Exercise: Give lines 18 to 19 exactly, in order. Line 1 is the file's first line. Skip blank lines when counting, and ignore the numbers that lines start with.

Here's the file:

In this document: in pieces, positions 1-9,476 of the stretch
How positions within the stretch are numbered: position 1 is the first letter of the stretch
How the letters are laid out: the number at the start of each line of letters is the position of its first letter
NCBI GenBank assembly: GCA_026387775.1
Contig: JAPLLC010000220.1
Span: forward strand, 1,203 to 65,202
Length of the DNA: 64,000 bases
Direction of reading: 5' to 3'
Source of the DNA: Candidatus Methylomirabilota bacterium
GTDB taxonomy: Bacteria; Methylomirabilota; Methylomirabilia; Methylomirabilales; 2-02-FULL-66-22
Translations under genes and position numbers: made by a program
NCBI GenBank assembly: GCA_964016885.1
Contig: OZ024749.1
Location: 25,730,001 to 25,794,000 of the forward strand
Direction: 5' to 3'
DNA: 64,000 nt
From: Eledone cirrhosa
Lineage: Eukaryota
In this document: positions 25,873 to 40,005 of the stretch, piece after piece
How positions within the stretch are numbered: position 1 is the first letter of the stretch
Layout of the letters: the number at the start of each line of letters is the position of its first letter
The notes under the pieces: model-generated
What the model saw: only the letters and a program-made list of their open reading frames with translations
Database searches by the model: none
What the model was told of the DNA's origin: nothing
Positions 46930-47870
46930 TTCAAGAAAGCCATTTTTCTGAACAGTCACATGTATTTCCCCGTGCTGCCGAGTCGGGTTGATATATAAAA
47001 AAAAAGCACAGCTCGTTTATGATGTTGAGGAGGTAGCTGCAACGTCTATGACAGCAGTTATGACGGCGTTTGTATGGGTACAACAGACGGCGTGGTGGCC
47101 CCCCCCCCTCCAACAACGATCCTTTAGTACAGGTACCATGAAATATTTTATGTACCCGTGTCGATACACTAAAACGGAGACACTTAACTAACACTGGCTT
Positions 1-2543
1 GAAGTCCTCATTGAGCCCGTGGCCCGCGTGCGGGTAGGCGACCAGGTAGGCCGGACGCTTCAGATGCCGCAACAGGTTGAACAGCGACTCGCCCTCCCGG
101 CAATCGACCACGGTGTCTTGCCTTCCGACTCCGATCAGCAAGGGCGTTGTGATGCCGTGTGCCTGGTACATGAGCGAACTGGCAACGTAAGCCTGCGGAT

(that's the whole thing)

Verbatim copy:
Lineage: Eukaryota
In this document: positions 25,873 to 40,005 of the stretch, piece after piece